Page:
Some conservatives claim that the removal of Sens. Rick Scott (R-FL) and Mike Lee (R-UT) from the influential Senate Commerce Committee is retaliation for the Senate Minority Leader Mitch McConnell’s leadership challenge from the previous year (R-KY).
Scott and Lee are prominent members of the so-called “Breakfast Club,” which has publicly voiced its complaints with McConnell and the GOP leadership. The Florida junior senator, who unsuccessfully sought McConnell’s position soon after the midterm elections, has been an outspoken opponent of McConnell and claims that he is directly to blame for the firing.
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Scott remarked, “This is what happens when you confront leadership.” “It was McConnell’s choice to remove from a committee I’ve been a member of for four years someone who has actually led businesses and managed the third largest state. You’ll have to query him as to why.
The McConnell campaign chose not to comment. After nearly a month into the 118th Congress, the minority leader finally disclosed Senate GOP committee assignments on Wednesday. The Senate will then vote resolutions establishing committees on Thursday.
A precedent set by the Senate Republican Conference that forbids senators from the same state from serving on the same committee without one of them receiving a waiver contributed to the delay. Last Monday, the conference rejected freshman Sen. Eric Schmitt’s (R-MO) request for a waiver to join fellow Missouri Sen. Josh Hawley on the Judiciary Committee (R-MO).
Senior senators like Thom Tillis (R-NC) and Marsha Blackburn (R-TN) would have been removed from the illustrious panel as a result of the action.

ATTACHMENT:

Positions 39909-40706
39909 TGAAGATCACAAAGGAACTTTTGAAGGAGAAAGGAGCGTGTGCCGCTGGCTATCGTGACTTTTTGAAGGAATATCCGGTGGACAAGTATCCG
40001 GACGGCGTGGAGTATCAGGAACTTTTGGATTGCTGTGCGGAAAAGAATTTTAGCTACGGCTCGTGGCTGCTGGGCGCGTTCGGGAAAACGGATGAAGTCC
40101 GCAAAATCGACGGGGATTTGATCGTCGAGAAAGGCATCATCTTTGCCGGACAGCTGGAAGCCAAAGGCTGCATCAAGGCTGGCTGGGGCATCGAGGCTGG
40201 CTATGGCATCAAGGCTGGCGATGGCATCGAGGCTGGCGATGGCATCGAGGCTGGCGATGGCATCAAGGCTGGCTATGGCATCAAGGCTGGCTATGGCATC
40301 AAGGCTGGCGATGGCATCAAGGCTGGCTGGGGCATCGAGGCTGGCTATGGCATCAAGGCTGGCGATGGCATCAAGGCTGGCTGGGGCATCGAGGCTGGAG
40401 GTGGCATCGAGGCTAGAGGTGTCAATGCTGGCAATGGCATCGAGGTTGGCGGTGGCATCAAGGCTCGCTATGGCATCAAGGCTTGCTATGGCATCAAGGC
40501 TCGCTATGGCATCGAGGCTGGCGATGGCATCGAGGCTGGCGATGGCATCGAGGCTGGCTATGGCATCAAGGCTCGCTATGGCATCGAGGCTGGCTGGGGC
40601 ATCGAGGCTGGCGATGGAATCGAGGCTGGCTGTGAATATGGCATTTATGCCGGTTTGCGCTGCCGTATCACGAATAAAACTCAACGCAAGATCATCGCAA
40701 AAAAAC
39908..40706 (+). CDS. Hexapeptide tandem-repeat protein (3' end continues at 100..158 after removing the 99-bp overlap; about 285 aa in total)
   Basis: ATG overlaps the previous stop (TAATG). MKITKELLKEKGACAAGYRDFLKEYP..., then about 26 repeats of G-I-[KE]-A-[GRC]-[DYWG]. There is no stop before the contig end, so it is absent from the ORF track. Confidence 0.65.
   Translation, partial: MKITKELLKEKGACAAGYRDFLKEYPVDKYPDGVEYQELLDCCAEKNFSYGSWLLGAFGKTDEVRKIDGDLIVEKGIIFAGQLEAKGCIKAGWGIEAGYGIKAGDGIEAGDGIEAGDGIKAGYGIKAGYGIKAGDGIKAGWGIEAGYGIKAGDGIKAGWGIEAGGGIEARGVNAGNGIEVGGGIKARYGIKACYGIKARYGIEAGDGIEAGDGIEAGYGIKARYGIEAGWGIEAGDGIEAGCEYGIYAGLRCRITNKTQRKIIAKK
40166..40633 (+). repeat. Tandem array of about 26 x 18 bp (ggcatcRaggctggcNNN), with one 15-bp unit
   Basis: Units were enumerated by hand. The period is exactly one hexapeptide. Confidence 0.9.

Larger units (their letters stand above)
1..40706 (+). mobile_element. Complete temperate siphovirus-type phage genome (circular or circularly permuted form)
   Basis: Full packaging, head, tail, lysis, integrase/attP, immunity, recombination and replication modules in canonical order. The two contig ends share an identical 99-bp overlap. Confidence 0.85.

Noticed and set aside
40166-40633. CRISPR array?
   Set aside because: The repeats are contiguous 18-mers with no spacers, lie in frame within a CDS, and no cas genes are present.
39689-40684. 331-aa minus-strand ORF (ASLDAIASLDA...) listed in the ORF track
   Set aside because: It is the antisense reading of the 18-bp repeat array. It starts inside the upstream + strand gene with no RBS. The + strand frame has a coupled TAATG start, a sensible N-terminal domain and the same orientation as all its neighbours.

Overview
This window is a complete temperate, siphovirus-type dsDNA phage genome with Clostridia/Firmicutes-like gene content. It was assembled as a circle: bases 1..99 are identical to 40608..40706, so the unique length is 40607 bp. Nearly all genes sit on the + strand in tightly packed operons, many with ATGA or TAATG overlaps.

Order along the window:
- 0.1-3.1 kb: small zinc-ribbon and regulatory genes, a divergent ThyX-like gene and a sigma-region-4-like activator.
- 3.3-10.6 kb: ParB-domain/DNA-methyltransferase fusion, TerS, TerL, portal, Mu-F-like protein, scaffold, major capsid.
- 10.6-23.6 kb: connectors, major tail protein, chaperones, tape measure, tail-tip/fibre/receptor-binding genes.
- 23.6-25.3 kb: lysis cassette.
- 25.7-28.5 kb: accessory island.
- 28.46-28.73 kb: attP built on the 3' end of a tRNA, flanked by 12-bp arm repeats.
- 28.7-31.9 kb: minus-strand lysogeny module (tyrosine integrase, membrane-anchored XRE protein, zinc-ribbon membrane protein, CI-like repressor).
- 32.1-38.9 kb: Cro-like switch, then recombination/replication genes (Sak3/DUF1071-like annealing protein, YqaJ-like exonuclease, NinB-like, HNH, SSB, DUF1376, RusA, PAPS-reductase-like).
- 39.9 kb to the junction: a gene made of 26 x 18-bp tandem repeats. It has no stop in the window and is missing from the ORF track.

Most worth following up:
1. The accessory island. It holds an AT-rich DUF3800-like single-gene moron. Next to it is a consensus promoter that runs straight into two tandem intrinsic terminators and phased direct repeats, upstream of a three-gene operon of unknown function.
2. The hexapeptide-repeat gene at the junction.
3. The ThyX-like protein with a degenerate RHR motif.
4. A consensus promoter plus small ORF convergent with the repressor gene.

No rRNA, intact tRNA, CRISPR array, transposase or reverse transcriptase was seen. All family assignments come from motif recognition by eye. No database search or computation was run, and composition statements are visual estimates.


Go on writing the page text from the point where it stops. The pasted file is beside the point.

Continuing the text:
Another prominent Breakfast Club member, Sen. Ron Johnson (R-WI), was appointed to the Senate Finance Committee, which is regarded as a more important panel. The Wisconsin senator will no longer participate on the Commerce Committee as he did during the last session and will now only have three tasks to do as opposed to four during that time.
Under the new 51-49 Democratic-controlled Senate, Republicans are likely to lose their even committee representation. Due to their party’s control of the White House, Democrats presided over the previous Congress’s 50-50 Senate, but they also had a power-sharing arrangement with Republicans that guaranteed an even split on committee assignments. As a result, Republicans now have fewer seats on most committees.
Republican Whip John Thune (R-SD) acknowledged that “many snags” occurred during the process but didn’t go into detail about how they occurred. Republican senators rate their choices to determine their allocations. Rankings and seniority are also taken into account. Additionally, there are five new senators in this session’s rookie class, which insiders claim had a role in the committee’s reorganization. According to Scott’s office, he was removed from the committee after placing it in third place. But it also stated that he did not receive a replacement committee assignment.
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This post originally appeared on WayneDupree.com.